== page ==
It’s midweek at the Mazza Museum!
So, let’s not waste a moment getting to the highlights of this event-packed day. The morning began with a delightful keynote address given by Florence Minor. While her previous Mazza appearances have been as her illustrator/husband’s sidekick, today Florence addressed an audience eager to learn more about her life and her work as an author. After briefly considering farming and becoming a cat whisperer, Florence concluded that collaborating with her husband might not be a bad idea after all. The two have created several books together, including If You Were a Penguin, which earned the Pennsylvania One Book, Every Young Child Award. What a joy to hear from the woman behind the familiar smile! Thank you, Florence!
When Wendell took the stage we learned that he hasn’t exactly been goofing off since his last trip to Mazza. No, Wendell has completed an impressive list of books, appeared all over the country, been awarded an honorary doctorate, and is preparing for an extensive exhibit at the Norman Rockwell Museum beginning November 13, 2012. As always, we sat mesmerized by the images of Wendell’s art flashing before our eyes on the big screen – bison and eagles, passenger trains and space ships, Walden Pond, Galapagos Island. Every picture transported us to another time and place. But the most moving moments of the morning were those spent in memory of Jean Craighead George, whose recent passing leaves an immeasureable emptiness in the world of children’s literature. Wendell’s fond tribute left few eyes dry and brought the audience to their feet in memory of, no – in honor of – Jean. Though she’s gone, how joyful it is to know that her words live on, spoken from the lips of young children every time they pick up a Jean Craighead George book and begin to read.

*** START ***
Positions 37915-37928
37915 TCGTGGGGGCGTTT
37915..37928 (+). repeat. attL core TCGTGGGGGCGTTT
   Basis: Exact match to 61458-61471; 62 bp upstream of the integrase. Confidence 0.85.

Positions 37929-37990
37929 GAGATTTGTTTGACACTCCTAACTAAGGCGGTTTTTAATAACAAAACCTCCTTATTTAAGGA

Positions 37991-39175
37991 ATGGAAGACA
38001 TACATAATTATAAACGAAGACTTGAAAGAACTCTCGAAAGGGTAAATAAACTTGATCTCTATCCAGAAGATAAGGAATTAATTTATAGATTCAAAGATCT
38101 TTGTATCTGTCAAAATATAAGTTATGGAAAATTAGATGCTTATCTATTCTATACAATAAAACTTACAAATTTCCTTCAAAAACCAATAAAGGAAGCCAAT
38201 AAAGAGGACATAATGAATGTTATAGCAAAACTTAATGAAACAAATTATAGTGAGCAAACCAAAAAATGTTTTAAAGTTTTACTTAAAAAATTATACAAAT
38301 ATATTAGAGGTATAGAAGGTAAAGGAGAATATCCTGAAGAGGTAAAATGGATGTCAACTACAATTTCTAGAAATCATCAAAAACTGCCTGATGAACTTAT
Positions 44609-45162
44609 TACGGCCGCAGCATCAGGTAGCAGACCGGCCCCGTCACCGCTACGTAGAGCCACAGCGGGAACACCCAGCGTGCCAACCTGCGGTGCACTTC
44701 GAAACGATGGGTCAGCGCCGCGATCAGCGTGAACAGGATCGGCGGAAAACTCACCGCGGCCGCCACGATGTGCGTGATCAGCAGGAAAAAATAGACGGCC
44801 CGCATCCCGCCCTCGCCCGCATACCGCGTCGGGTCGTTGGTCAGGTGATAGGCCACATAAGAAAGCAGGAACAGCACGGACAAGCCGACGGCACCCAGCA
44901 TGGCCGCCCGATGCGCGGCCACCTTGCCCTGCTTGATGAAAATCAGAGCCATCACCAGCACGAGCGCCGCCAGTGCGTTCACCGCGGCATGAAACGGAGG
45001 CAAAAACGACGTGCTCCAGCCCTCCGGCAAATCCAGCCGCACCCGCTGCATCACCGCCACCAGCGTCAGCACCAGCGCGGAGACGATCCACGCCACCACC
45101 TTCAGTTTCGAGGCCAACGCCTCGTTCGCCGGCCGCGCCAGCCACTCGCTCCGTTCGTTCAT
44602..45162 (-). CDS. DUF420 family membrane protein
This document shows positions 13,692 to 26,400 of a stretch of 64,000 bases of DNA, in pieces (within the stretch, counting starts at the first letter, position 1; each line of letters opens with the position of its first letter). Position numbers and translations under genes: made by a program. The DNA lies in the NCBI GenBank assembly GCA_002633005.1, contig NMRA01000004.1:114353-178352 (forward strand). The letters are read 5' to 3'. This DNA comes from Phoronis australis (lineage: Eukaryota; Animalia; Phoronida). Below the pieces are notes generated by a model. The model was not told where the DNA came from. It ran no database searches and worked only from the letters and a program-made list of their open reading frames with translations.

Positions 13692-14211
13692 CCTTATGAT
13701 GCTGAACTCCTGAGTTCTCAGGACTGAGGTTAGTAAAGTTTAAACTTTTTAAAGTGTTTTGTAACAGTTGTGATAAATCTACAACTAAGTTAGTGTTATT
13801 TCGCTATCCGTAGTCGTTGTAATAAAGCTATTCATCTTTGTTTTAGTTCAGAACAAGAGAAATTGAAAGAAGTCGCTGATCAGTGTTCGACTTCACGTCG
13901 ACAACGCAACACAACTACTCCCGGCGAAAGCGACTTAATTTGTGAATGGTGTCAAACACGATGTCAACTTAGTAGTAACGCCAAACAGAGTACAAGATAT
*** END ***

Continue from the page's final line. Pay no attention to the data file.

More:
Now, for a little test. Ready? Okay, here goes. Who is this:
No, it’s not my Aunt Mary and Uncle John. Though after spending the afternoon with them, I feel they could be. It’s a little tricky because this guest isn’t one you immediately associate with children’s literature, and she is not an illustrator. Give up? I thought so…
It is Mary Higgins Clark who, in addition to the hundreds of novels you’ve likely read, has also collaborated with Wendell Minor on two lovely picture books. Ghost Ship transports us to Cape Cod in a modern-day tale of a long-ago boy who served a sea captain and lost a small treasure. The Magical Christmas Horse also blends past and present when a family spends Christmas vacation at a storied New England farmstead and discovers what they once believed was lost forever. In her keynote address and breakout session, Mary shared decades of writing experiences with such poise and humor, we all felt we’d just been reacquainted with a beloved family member.
I’ve been attending Mazza events for more than a decade. From each presentation, I always carry away a nugget of something I’ll treasure. An image. A phrase. A quote. Perhaps a spark. Today’s nuggets were too numerous to carry. I’ll have to haul them away in the U-haul truck in my brain. And unpack them one by one. This could take awhile.